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Report No. 37

Appendix 2

Note on Section 1, Code of Criminal Procedure, 1898

Section 1(2) (which defines the territorial extent of the Code) provides for an exception in these words:

"in the absence of any specific provision to the contrary, nothing herein contained shall apply to-

(a) the Commissioners of Police in the towns of Calcutta, Madras and Bombay, or the police in the towns of Calcutta and Bombay;

(b) heads of villages in the State of Madras, as it existed immediately before the 1st November, 1956;

(c) village police-officers in the State of Bombay as it existed immediately before the 1st November, 1956:

Provided that the State Government may, if it thanks fit, by notification in the Official Gazette, extend any of the provisions of this Code, with any necessary modifications, to such excepted persons."

The present position regarding each of the "excepted persons" may be dealt with.

(a)(i) Commissioner of Police in Calcutta-

The Commissioner of Police in Calcutta has certain powers under the Calcutta Police Act.1 For example, he can prohibit processions or public assemblies.2

(a) (ii) Commissioner of Police in Madras

The Code does not apply to the Commissioner of Police in Madras. This is apparently because the powers of the Commissioner of Police in the city of Madras are governed by a local Act.3-4 Thus, section 51A(3) of the Madras Act confers on the Commissioner the powers under sections 75 to 77 of the Code.5

(a) (iii) Commissioner of Police in Bombay-

The position up to 1951 was, that the Code did not extend to the Commissioner of Police, Bombay nor to the police in Bombay. By the Bombay Police Act,6 the mention of Bombay at both the places is deleted, and the Code now applies to the whole State of Maharashtra including the town of Bombay, both as regards the Commissioner of Police and as regards police generally.

(a) (iv) Police in the town of Calcutta-

The police in the town of Calcutta are governed by the Calcutta City Police Act.7-8 The Code does not apply to the Calcutta Police.9-10

(a) (v) Police in the town of Bombay-

See above, under "Commissioner of Police in Bombay".

(b) Heads of villages in the State of Madras

Under certain local regulations,11-12 heads of villages in Madras are empowered to try cases of a trivial nature, such as abusive language and inconsiderate assault or affrays and petty thefts, not attended with aggravating circumstances and not committed by persons of notoriously bad character. In their official capacity as village headmen in proceedings as village Magistrates, they are not governed by the Code.13-14 The provisions of sections 480 and 482 of the Code do not apply to village Magistrates in Madras.15-16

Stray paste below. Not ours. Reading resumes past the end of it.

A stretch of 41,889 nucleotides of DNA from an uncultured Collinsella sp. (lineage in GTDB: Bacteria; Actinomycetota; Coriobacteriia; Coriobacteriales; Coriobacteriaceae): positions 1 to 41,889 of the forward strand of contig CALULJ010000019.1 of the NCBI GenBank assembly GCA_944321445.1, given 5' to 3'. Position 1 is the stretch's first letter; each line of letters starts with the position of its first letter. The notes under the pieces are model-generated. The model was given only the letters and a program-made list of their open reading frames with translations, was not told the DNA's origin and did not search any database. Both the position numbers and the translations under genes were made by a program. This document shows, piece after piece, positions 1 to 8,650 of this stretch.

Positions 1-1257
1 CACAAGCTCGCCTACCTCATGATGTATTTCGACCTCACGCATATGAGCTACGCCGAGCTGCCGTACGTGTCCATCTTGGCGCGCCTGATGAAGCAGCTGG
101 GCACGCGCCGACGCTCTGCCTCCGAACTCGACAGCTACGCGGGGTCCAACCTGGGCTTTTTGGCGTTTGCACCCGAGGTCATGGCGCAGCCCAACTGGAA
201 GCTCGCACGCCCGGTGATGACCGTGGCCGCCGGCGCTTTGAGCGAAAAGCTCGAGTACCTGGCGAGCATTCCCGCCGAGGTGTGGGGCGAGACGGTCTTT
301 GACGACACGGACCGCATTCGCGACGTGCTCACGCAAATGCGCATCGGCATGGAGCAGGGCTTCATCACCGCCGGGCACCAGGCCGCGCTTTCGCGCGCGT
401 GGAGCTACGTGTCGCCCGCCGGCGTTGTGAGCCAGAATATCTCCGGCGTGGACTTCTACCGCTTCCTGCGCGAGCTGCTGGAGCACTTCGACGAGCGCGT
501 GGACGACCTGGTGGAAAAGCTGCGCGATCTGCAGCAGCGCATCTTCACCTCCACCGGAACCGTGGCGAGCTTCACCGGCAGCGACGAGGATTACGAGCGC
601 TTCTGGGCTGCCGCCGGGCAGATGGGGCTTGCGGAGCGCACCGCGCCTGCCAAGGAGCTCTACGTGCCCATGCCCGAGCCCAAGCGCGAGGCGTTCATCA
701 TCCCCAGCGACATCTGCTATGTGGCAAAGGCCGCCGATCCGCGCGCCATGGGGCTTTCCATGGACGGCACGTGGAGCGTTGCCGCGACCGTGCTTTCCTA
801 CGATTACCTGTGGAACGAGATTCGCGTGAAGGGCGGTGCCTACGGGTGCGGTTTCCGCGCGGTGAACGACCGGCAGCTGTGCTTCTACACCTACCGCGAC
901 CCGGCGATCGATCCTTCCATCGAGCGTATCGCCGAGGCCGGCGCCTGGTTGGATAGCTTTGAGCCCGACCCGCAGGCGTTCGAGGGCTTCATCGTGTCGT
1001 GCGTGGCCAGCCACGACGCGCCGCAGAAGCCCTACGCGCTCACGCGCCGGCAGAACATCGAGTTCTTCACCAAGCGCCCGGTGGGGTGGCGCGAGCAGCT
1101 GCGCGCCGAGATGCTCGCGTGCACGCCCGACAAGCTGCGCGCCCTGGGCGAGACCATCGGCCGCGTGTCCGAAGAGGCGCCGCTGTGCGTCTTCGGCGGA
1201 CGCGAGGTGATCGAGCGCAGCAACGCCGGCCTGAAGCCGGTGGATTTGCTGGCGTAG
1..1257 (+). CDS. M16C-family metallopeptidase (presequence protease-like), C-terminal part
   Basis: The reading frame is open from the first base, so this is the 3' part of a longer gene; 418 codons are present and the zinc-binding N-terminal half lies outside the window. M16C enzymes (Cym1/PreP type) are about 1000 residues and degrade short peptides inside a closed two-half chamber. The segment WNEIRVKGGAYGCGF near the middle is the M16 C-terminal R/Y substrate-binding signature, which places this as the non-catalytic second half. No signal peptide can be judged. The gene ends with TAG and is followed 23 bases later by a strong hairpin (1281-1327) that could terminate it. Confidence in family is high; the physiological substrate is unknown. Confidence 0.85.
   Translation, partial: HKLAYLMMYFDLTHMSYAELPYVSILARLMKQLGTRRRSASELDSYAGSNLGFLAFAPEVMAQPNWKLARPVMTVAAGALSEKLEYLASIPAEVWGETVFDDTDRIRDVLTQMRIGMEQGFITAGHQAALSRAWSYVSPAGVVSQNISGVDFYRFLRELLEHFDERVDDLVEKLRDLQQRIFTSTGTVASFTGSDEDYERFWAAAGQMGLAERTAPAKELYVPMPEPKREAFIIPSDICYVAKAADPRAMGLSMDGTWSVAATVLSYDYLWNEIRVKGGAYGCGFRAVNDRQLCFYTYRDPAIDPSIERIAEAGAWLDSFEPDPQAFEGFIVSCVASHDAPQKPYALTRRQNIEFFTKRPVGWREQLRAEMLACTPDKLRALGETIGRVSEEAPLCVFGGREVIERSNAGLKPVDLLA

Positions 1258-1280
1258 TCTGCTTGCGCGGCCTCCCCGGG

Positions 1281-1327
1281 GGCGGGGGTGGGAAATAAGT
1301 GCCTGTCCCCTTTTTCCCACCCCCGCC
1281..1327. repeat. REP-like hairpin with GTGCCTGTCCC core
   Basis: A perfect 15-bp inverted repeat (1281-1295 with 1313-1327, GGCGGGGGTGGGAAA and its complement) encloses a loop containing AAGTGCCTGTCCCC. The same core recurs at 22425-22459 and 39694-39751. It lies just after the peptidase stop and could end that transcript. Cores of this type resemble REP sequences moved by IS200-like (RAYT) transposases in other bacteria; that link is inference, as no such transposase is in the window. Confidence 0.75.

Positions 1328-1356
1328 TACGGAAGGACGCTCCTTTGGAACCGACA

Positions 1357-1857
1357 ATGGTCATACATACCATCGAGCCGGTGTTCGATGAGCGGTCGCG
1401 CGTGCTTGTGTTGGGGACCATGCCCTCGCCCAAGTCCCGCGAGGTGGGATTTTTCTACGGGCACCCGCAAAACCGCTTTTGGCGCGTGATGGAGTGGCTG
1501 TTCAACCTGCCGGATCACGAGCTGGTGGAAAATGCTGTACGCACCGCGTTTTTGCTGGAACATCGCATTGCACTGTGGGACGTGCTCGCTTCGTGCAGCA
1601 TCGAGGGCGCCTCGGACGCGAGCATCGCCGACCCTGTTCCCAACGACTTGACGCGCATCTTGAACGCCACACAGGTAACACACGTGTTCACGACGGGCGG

(c) Village police officers in the State of Bombay

Under the Bombay Village Police Act,17 the "Police Patel" has manifold duties relating to prevention of crime (sections 6 to 9 of the Act), and these duties extend not only to assisting the police and giving information, but in certain cases, he is bound to proceed to investigate the matter, procuring all evidence relating to a crime committed in the limits of his village (section 10). He has also certain duties by way of holding an inquest in cases of sudden deaths, and apprehension of any person, who he may have reason to believe has committed serious offences (sections 11 and 12). He can call and examine witnesses, and record their statement, and search for concealed articles (section 12). The Code is not applicable to proceeding before village police officers.18 The High Court could, however, under the general power of superintendence, conferred by the Letters Patent, deal with such proceedings.19

Section 1(2) means that the procedure laid down by the Code is not to govern the actions of such village police officers.20

1. The Calcutta Police Act (Bengal Act 4 of 1866) and the Calcutta Suburban Police Act (Bengal Act 2 of 1866).

2. See Leakat Hossen v. Emp., 1913 ILR 40 Cal 470 (472).

3. The Madras City Police Act (3 of 1888).

4. See Nilamadhob v. Emp., ILR 5 Pat 171: AIR 1926 Pat 279 (283).

5. Cf. Ramanath, AIR 1953 Mad 953 (954).

6. The Bombay Police Act, 1951 (Bombay Act 22 of 1951), section 167(3); see Ram Kishan, AIR 1955 SC 104 (110), para. 9.

7. The Calcutta City Police Act (4 of 1866).

8. The Manickchand, AIR 1958 Cal 324; Ishaq, AIR 1958 Cal 341.

9. A number of provisions of the Code have, however, been extended, under the proviso to section 1(2), to the Calcutta Police.

10. Natabarjana v. State, AIR 1955 Cal 135.

11. Madras Regulation 11 of 1816.

12. Madras Regulation 4 of 1821.

13. Viziramutha, 2 Weir 1.

14. See also P.P. v. Mari Maudali, AIR 1924 Mad 730.

15. Muthukarunga (in re:), AIR 1959 Mad 175 (178), para. 24.

16. Q.E. v. Venkataswami, 1891 ILR 15 Mad 131 (132).

17. The Bombay Village Police Act, 1867 (8 of 1867).

18. Q.E. v. Ragho, ILR 19 Bom 612.

19. Vasudev (in re:), AIR 1919 Bom 79.

20. Emp. v. Shankar Sayaji, AIR 1938 Bom 489.

Code of Criminal Procedure, 1898 (Sections 1-176) Back

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